In PERT or stochastic CPM applications where would not be expected to be either very small or very large, the Extreme Value distributions would not be appropriate. Typically either the Triangle distribution with mode or the Beta distribution with mean and standard deviation of have been used in this situation. The standard deviations of these two distributions as well as the BetaMax and Burr Type XI distributions are shown in

It seems clear that the BetaMax and Burr Type XI distributions are better than both the usual Beta approximation model and Triangular distribution since for these

two distributions the variability is substantially lower as one moves away from the middle of the modal range. If one was worried about the ambiguity of the term “most likely value”, then one would use the Burr Type XI distribution instead of the Usual PERT model based on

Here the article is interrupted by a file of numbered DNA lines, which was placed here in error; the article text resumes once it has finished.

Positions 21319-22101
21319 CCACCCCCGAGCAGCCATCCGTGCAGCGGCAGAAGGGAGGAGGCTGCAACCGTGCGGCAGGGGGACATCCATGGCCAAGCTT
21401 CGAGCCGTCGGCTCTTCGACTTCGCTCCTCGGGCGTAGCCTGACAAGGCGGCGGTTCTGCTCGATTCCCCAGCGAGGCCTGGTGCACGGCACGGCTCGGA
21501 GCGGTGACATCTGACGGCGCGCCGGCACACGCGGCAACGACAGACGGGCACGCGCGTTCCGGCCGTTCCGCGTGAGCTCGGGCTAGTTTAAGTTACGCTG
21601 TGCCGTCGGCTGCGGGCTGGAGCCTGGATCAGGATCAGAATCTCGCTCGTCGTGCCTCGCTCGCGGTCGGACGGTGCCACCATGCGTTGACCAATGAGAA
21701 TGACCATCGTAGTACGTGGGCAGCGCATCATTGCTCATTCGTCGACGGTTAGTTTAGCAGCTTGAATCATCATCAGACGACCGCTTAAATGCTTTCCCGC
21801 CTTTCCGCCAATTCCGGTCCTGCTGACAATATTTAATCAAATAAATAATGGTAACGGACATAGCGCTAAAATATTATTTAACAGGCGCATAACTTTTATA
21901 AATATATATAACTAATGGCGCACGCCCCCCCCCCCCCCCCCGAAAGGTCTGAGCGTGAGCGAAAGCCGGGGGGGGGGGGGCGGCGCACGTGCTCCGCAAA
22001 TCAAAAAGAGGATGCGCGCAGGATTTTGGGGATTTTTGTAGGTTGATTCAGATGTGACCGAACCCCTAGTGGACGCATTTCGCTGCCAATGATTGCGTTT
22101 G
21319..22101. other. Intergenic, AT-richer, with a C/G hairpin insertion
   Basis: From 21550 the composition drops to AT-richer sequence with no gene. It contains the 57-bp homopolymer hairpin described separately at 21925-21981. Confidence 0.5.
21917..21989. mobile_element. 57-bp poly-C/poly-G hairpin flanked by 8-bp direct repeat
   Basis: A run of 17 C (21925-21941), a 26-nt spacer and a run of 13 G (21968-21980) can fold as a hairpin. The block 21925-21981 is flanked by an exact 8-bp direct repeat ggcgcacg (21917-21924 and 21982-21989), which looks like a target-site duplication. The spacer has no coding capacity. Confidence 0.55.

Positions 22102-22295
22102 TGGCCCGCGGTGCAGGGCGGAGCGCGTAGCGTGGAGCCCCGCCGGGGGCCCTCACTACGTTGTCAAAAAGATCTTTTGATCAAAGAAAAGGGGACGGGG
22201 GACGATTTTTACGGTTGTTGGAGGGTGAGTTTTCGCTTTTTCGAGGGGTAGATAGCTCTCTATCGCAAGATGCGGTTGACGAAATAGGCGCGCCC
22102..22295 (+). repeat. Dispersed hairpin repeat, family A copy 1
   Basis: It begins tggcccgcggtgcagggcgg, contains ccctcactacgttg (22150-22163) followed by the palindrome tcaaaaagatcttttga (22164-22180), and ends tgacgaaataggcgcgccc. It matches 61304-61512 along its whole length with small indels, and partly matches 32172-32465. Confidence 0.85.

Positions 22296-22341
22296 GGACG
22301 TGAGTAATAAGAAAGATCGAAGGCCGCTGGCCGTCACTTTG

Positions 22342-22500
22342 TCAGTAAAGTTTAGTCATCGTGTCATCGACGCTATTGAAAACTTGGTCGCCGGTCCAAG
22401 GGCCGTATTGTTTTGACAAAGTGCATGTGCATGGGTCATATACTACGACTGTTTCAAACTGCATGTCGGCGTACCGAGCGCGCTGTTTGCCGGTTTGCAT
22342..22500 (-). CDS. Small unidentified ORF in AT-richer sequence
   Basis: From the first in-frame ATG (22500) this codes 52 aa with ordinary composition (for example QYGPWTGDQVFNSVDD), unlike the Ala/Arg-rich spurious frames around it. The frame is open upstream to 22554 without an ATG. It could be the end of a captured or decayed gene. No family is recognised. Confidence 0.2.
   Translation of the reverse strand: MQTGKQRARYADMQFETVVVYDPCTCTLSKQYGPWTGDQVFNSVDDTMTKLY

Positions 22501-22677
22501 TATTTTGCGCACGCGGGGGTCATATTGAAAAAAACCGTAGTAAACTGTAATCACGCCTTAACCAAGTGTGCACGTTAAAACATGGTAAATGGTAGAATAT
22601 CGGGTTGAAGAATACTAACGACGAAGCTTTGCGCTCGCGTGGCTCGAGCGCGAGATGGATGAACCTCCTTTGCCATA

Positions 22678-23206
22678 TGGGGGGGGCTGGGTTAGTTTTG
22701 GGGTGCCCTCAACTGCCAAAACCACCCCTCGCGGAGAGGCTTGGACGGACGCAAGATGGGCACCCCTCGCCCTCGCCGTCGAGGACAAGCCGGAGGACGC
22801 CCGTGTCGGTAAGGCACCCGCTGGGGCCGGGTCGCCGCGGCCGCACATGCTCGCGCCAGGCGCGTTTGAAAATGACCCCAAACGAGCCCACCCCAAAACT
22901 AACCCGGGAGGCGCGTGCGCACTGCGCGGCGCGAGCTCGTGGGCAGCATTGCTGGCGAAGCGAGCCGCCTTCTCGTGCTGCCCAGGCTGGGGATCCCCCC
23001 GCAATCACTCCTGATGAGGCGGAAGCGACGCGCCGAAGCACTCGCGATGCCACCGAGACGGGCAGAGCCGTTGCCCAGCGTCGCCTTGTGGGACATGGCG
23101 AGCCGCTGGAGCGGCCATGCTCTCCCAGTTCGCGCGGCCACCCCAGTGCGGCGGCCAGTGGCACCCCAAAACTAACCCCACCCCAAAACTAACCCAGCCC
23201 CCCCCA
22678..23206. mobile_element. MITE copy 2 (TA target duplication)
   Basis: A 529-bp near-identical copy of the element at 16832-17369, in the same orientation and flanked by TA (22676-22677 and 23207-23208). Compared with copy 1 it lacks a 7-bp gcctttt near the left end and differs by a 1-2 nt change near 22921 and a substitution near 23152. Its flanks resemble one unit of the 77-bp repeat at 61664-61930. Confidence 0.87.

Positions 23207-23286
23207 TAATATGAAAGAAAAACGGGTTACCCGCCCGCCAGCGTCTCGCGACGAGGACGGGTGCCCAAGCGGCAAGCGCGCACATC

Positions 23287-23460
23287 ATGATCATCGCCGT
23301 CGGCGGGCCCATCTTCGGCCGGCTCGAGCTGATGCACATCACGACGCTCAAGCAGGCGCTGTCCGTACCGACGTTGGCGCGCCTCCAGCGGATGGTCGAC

Perhaps the most useful application of these one parameter distributions is to allow experts with limited backgrounds in probability to more accurately specify their uncertainties about the situations they are working with. For example consider the problem of estimating the chances of a failure in a power system. The expert needs only to come up with one estimate, say 0.001, and the distributions discussed in this paper would automatically generate a plausible distribution for the uncertainty in this figure. Given that many risk assessment studies and complicated projects consist of hundreds to thousands of uncertain steps, the reduction in difficulty by using one parameter families should greatly ease the problem of assigning reasonable uncertainty to the myriad steps.